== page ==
The importance of potassium becomes even more apparent when you’re transitioning to a ketogenic diet. Many keto dieters focus solely on getting enough fat and protein, and don't necessarily worry about their electrolyte intake. It can be tough to increase water intake when you're also experiencing cravings. But increasing fluid intake and adding electrolytes will help you get through keto flu and get back on track.

The first step to replenishing your electrolyte levels is to hydrate! Then hydrate some more! During ketosis, your body burns through its stores of glycogen more quickly, which can lead to dehydration. When this happens, critical electrolytes like magnesium, potassium, and sodium can get thrown all out of whack if you’re not careful.

Water Intake Guidelines: Take your weight in pounds and divide it in half. That’s the number of ounces of water per day you should aim for. In each liter of drinking water, add ¼ tsp of a good colorful sea salt to restore key vitamins and minerals. If you want to invest in your health, remember, a liquid electrolyte supplement can also be beneficial to optimize hydration.

The Best Potassium-Rich Foods For a Keto Diet

As you know, there are lots of foods that are high in potassium. However, not all of them are also low in carbs. So, you need to be careful about which ones you eat. You’ll want to avoid starchy, high-potassium foods such as dried fruits, beans, and bananas, which are higher in carbs and natural sugars.

Good keto-friendly sources include:

-Coconut water
-Leafy green vegetables
-Dried apricots
-White beans
-Acorn squash

Most fruits and vegetables contain at least some potassium, so including a variety of low-carb options in your diet is a good way to ensure you’re getting enough of this key nutrient.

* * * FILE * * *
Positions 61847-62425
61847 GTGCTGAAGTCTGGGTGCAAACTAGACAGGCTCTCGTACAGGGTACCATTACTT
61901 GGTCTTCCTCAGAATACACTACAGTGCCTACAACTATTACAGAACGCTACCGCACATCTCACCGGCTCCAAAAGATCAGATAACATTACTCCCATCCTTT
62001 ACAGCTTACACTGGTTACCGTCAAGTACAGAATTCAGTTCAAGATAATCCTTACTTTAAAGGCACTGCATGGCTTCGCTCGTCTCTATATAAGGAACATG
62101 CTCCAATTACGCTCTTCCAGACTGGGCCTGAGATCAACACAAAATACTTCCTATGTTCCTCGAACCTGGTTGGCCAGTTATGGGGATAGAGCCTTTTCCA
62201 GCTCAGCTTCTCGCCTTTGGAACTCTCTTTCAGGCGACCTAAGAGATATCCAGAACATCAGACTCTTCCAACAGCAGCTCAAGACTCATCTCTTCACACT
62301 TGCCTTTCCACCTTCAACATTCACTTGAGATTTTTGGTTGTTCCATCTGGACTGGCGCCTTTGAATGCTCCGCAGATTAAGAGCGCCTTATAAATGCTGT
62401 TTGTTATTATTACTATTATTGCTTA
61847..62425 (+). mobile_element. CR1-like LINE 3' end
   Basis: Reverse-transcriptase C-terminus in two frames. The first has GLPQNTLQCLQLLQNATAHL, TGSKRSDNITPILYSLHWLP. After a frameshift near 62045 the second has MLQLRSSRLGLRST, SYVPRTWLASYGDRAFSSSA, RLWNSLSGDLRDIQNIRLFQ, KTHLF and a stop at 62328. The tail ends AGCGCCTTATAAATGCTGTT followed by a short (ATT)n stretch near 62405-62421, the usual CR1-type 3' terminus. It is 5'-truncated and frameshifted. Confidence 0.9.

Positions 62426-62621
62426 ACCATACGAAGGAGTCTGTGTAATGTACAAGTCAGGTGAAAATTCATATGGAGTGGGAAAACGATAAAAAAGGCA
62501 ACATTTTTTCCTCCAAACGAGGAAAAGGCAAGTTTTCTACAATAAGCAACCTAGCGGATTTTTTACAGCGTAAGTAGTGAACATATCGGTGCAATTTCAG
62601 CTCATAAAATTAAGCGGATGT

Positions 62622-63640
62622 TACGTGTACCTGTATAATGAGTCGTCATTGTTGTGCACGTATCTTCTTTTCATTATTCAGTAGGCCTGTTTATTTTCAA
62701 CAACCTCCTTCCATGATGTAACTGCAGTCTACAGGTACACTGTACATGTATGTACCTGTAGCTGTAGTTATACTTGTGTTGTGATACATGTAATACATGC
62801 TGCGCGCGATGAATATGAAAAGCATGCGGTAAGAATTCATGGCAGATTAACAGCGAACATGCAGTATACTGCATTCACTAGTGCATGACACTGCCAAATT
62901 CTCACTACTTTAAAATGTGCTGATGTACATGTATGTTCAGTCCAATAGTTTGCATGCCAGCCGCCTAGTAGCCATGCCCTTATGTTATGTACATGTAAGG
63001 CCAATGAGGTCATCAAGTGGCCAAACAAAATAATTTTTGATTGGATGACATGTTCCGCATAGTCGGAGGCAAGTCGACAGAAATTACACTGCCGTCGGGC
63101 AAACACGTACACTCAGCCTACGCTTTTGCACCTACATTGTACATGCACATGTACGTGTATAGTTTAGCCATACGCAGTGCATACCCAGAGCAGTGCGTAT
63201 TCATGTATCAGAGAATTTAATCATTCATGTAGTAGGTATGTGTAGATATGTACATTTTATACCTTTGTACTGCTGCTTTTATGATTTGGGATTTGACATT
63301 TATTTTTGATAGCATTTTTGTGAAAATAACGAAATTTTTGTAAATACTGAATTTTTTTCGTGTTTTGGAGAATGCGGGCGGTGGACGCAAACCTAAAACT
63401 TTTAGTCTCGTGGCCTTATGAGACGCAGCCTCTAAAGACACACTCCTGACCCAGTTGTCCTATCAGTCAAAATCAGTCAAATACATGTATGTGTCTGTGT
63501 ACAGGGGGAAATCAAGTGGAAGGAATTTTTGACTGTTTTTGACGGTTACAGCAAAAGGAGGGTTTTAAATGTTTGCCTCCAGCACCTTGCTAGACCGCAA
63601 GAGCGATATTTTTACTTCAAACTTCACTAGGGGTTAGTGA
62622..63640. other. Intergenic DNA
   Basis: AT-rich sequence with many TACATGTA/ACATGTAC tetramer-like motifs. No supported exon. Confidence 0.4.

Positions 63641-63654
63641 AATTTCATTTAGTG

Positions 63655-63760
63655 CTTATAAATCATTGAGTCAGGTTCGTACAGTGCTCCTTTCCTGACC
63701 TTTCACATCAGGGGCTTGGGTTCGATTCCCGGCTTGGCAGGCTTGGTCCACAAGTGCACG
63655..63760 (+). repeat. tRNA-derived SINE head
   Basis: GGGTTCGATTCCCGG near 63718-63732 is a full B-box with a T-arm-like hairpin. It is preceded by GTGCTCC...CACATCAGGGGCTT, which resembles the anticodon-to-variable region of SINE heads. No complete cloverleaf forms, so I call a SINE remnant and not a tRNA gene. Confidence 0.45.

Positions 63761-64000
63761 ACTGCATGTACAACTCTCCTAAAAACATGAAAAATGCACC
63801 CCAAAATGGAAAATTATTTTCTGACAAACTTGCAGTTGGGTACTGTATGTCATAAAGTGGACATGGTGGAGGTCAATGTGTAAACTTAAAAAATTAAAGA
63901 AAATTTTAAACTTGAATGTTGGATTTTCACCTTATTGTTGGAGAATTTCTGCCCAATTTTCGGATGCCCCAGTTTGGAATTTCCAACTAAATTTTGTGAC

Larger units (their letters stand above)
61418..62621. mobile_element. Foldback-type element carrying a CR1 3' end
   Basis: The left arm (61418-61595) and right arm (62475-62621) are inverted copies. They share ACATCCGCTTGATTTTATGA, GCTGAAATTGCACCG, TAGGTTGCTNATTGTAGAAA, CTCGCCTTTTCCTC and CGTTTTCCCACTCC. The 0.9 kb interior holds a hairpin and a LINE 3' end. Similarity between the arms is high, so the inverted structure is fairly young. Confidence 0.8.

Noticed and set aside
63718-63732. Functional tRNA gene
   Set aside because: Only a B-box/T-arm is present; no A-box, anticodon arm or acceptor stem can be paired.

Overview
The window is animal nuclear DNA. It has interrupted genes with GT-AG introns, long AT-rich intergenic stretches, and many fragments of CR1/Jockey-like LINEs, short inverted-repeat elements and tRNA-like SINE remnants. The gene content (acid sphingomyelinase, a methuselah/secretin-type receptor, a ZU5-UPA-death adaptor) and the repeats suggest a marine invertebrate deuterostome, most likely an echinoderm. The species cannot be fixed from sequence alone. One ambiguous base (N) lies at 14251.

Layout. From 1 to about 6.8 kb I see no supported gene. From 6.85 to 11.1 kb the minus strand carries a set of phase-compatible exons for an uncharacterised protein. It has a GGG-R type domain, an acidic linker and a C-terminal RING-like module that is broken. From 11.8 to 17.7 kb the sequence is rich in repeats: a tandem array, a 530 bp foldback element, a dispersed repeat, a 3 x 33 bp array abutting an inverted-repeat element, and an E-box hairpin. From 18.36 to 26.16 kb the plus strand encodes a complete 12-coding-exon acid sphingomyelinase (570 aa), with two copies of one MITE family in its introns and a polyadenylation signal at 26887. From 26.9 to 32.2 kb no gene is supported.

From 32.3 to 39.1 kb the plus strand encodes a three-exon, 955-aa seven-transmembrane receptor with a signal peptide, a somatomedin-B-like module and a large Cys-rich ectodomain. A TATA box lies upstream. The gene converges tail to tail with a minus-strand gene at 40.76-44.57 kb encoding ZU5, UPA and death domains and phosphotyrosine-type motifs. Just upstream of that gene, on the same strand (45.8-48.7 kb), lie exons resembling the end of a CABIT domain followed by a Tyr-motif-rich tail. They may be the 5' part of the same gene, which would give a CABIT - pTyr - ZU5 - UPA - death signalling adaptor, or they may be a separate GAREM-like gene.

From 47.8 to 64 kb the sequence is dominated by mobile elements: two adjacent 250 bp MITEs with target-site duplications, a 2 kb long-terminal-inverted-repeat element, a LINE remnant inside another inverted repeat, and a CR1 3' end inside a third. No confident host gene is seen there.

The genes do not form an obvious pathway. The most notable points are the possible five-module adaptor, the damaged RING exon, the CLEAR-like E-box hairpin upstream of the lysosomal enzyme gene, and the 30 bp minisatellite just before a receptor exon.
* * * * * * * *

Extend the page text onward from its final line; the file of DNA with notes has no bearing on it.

Choosing a Potassium Supplement

One of the biggest problems for keto dieters is electrolyte imbalance. It's difficult to find ways to balance your electrolytes when you start your keto plan and encounter the "keto flu." The solution? Add a highly absorbed pure liquid potassium product. 

Liquid potassium formulas are absorbed more quickly compared to less-soluble pill and powder forms, which means you benefit from quick absorption and increased availability that isn’t possible with other types of supplements.

Replenishing your electrolyte levels will help you overcome unwanted symptoms, and keep your body functioning at its best. 

Note: Potassium supplements are not recommended for those taking diuretics or medications that treat high blood pressure. You should consult with your physician before starting a new supplement protocol.

Maintaining the Right Balance

Potassium is an important electrolyte mineral that plays a vital role in many body functions. Many people following a keto diet are interested in potassium for two reasons: first, it’s an important electrolyte for maintaining fluid balance in the body, and second, it may help alleviate some of the muscle cramps and other symptoms that can occur when carb intake is severely restricted. 

If you're struggling with fatigue and other unwanted symptoms on the keto diet, make sure you're drinking plenty of sea-salted water and adding electrolytes. You may also want to consider supplementing with a high quality liquid potassium.